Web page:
I really wanted this done before Nat’s next inpatient stay tomorrow so that we could easily find reports we needed if we need them. It’s also nice to know that the folders are finally organised, it’s been on my list for ages!


Monash Children’s Hospital

October 21, 2017

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Playing on the Rhino in the Atrium

I have been lying in bed listening to Libby Gore on ABC Melbourne radio broadcasting from the Monash Children’s Hospital. This has got me thinking about our experiences at the hospital.

So far this year, Nat has had two in-patient stays in the Monash Children’s Hospital, and is heading back in on Monday. Both stays have been extended stays of four weeks and three weeks. We also go there at least once a week for physio and psych appointments as well as follow up appointments with specialists.

Here are some of our observations and things we appreciate:

  • Friendly staff – from the medical staff to the support staff, everyone greets us with a smile and is welcoming, both to my son who is a patient, and to family and visitors who come to visit. We are getting a bit of a reputation so they remember us… see this post for more on that!
  • Bright environment – being sick and in pain is depressing at the best of times! When you’re in hospital for an extended period, it’s not fun at all. Being in a place that is bright and clean helps to make things a little bit better. It’s much more fun looking at the bright patterns on the walls than a dull, grey wall.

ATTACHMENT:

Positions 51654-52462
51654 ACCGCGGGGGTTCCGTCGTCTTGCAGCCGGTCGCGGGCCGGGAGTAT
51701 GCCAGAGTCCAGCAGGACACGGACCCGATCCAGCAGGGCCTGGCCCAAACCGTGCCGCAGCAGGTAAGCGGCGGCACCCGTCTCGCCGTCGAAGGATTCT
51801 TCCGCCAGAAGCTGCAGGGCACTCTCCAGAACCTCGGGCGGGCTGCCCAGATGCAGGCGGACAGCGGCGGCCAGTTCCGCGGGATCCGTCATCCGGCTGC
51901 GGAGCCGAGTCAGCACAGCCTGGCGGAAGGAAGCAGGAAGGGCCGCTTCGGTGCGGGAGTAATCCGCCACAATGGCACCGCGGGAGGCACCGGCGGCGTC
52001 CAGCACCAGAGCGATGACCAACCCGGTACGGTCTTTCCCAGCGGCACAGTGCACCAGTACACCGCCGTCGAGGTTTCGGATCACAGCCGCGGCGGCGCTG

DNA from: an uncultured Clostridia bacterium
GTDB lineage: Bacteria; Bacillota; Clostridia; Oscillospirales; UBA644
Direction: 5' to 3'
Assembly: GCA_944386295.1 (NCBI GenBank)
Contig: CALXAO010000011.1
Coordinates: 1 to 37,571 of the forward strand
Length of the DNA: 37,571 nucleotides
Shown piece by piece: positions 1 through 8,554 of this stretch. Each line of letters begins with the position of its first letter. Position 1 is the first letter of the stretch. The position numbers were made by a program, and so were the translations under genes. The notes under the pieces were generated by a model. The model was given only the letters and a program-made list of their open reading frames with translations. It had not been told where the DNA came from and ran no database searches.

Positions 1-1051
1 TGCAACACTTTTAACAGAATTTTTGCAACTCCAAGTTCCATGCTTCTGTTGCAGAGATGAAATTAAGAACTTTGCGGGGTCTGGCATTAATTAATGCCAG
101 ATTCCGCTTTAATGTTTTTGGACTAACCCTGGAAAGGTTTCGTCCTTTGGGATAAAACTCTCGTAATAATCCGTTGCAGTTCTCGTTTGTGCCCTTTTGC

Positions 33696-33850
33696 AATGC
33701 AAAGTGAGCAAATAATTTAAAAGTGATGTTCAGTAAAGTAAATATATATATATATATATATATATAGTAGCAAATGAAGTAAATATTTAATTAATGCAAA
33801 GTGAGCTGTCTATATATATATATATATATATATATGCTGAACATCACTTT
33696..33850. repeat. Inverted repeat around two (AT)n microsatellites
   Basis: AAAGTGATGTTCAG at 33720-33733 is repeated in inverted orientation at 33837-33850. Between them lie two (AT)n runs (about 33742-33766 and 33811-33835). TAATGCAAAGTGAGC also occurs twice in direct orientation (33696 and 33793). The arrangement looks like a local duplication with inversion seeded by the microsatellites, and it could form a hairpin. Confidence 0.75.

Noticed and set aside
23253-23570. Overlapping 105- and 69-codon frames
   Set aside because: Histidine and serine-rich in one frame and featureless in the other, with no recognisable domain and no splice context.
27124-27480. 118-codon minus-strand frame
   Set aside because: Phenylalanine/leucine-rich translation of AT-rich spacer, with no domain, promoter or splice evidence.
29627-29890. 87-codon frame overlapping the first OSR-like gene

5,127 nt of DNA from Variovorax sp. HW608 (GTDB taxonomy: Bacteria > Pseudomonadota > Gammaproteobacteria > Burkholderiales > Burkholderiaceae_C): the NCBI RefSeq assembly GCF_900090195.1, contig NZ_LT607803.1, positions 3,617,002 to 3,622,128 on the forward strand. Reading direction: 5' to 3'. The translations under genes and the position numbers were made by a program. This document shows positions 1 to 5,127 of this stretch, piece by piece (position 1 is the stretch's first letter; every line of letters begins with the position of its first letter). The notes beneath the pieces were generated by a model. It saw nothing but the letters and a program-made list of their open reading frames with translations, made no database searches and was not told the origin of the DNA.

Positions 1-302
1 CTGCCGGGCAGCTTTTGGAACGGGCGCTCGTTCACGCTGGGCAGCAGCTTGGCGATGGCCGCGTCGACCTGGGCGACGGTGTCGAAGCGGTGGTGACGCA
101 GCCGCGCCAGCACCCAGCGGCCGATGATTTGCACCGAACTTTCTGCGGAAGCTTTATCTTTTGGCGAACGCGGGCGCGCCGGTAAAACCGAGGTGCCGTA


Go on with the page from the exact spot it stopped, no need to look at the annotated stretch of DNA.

• Atrium – the Atrium at the hospital is a great place to hang out when my nephews come to visit. They are able to run around, climb on the crocodile and rhino, dance near the interactive wall, and the grown ups are able to get a coffee and either sit in the atrium or at the end of the cafe and watch the kids play.
  • Day Bed – In the private rooms Nat has been in, there is a day bed. For his first stay, this was a great place to play board games with his cousins. In his last stay, he was on a ketamine infusion and didn’t want to be alone. This is a much more comfortable bed than a fold out one, not quite my own bed, but it was a good place to sleep.